Recently, the Star Tribune ran a story covering the findings of the latest investigatory report from the Institute on Metropolitan Opportunity at the University of Minnesota: the proliferation of predominantly white, comparatively luxurious subsidized housing complexes in the Twin Cities, often in the form of specially screened artist housing (“Study finds racial bias in housing for artists,” May 21).

The earlier piece described how these new trends contributed to racial segregation in the Twin Cities. As the authors of that report, we would now like to contribute further detail about this phenomenon that was left on the editing-room floor.

One of the most striking characteristics of predominantly white subsidized housing is that it is typically constructed at far greater expense than traditional subsidized housing, where most occupants are families of color. For instance, the average cost of a predominantly white unit is $348,000 per unit, compared with $266,000 per unit for more traditional subsidized housing.

But in some cases — particularly in artist housing — expenses run far, far higher. In four projects produced by one local for-profit developer, including Minneapolis’ spectacular riverfront A Mill, costs range between $430,000 and $665,000 per unit. Total development cost for these four buildings exceeded $460 million. (For comparison, the public contribution to the Vikings stadium was $498 million.) They contain a total of 870 housing units, mostly single-bedroom and studio. If the same amount of money had been used just to buy houses in affluent suburbs like Minnetonka, nearly 1,600 homes could have been purchased.

It is unclear how long these buildings will even function as affordable housing. A review of real-estate documents showed that many of the largest projects, including the A Mill, have retained the option to seek a regulatory exemption after only 14 years, which would transform the buildings to market-rate housing, only distinguishable from privately constructed properties because they were built almost entirely on the public dime.

There is of course nothing wrong with historic preservation, fostering the arts or economic development, all worthwhile endeavors that we support. But we are alarmed that cities have sought to accomplish these ends by repurposing affordable housing funding originally intended for the very neediest families and directing massive infusions of resources toward the benefit of white tenants and private developers.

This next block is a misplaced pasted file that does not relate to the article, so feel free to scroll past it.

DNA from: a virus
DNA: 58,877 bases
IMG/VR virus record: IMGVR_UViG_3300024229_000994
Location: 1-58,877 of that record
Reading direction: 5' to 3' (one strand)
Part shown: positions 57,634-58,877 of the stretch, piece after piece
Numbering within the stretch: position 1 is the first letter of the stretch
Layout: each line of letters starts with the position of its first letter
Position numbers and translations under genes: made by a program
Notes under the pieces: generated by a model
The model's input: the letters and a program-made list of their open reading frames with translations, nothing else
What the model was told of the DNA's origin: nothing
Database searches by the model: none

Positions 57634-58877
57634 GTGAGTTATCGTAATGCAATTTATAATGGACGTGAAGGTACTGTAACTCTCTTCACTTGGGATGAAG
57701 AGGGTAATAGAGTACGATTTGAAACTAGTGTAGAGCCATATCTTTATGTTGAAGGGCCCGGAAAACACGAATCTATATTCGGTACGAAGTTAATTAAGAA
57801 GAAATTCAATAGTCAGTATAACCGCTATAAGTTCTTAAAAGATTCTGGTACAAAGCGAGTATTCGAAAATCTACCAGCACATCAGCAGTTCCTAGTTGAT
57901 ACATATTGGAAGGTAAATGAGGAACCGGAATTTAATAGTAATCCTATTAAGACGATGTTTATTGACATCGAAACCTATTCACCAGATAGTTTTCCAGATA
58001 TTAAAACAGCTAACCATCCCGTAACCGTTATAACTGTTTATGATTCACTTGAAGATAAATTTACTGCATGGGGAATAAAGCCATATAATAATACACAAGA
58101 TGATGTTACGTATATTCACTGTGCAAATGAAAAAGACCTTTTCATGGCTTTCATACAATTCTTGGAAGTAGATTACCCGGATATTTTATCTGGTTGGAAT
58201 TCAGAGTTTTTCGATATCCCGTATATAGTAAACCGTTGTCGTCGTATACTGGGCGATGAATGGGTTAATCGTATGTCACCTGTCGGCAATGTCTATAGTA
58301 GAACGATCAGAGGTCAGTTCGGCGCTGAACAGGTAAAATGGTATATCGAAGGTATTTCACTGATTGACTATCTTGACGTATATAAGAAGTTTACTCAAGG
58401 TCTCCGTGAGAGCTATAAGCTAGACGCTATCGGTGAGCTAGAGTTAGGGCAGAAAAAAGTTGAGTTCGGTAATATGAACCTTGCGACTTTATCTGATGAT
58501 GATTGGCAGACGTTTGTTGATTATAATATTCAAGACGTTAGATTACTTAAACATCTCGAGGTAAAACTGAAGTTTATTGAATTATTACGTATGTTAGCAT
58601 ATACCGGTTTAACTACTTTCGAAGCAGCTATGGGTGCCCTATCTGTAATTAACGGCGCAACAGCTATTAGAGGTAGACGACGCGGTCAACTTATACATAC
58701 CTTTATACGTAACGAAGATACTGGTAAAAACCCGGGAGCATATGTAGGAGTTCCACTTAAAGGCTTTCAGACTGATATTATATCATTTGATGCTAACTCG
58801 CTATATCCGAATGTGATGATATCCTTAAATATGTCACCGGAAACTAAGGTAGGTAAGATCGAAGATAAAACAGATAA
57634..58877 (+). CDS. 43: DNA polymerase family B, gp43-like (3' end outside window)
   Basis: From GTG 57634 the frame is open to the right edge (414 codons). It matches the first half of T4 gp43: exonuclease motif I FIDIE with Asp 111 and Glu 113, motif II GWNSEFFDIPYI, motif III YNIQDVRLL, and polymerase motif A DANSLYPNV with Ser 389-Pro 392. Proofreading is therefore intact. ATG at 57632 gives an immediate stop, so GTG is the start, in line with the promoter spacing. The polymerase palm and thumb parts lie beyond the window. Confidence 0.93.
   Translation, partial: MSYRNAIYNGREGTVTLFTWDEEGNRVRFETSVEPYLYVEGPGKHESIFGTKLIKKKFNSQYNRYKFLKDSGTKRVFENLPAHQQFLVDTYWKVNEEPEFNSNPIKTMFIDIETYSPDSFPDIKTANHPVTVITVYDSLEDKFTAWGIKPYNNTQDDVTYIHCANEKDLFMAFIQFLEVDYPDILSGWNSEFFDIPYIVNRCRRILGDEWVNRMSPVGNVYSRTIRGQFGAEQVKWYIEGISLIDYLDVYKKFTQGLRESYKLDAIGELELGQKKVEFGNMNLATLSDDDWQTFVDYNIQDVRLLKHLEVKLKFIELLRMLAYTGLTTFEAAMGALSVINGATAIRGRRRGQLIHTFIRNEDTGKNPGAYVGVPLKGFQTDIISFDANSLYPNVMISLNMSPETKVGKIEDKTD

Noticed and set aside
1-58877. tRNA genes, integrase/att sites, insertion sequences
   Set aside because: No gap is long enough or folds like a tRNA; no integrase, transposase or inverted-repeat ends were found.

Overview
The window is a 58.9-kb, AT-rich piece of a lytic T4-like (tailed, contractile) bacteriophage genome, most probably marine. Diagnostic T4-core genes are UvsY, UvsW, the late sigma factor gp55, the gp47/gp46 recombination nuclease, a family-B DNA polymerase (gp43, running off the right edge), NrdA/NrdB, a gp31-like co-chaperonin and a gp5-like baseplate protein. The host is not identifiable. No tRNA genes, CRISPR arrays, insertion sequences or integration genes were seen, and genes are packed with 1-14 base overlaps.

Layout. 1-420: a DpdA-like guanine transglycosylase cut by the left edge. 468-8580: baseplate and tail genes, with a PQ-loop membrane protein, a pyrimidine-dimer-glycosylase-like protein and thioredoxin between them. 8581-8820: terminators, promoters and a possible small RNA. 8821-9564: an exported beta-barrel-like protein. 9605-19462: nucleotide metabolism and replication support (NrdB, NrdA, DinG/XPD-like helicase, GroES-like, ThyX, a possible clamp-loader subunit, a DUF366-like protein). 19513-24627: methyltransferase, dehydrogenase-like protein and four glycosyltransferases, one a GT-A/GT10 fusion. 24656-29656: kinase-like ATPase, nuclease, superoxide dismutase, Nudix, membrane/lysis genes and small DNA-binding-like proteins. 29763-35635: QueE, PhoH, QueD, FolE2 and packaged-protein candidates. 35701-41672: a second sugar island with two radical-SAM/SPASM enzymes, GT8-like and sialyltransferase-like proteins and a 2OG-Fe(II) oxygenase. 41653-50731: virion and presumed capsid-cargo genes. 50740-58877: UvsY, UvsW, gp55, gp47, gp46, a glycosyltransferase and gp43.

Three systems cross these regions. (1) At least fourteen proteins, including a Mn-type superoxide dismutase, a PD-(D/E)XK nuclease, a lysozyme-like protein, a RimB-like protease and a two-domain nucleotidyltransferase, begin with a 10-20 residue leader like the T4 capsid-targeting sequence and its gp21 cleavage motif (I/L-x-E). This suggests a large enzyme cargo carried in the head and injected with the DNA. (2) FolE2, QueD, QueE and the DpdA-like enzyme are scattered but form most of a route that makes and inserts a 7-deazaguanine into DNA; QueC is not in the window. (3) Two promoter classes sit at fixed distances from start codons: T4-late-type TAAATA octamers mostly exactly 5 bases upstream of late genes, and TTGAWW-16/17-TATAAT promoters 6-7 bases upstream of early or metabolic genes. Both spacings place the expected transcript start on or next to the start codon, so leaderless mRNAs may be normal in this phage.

Meanwhile, it is often said that producing sufficient quantities of integrated, high-opportunity housing for the genuinely poor is simply beyond the financial capacity of cities — a claim that sits uneasily with the existence of high-dollar, white-segregated subsidized housing.

When discussing our new report with experts, some expressed surprise that projects of this nature were able to receive funding. And indeed, until 2008, many of them weren’t — the IRS forbade occupational preference screening in certain subsidized developments. But that year, in Congress’ emergency bill responding to the housing meltdown, Minnesota developers succeeded in pushing through a special exemption that allowed — among other things — federal funds to be put toward “artist preference” subsidized units.

However, developers and cities are still bound by civil rights law, of which housing is a very important part. Even private entities are under a legal obligation to ensure that their activities providing housing do not create a racially disparate impact; city governments and the state are under that same obligation with regards to their funding process and other work. The city and the state also must avoid perpetuating segregation, and they have a special, affirmative duty to promote integration and choice in housing.

These obligations and duties stand in stark contrast to the reality on the ground in Minneapolis and St. Paul. Our subsidized housing is currently being operated as a dual system, where white families can find their way into quasiluxury buildings in up-and-coming neighborhoods, while families of color are mostly forced to settle for comparatively Spartan dwellings in areas wracked by disinvestment and segregation.

The report raises several important questions for developers like Artspace, a Minneapolis-based nonprofit that has been at the forefront of the movement to develop affordable housing for artists. We tried many times to discuss these issues with representatives of Artspace in advance of our report, but they never responded to our calls or written questions.


Myron Orfield is a professor of law at the University of Minnesota Law School and director of the school’s Institute on Metropolitan Opportunity. Will Stancil is a research fellow at the institute.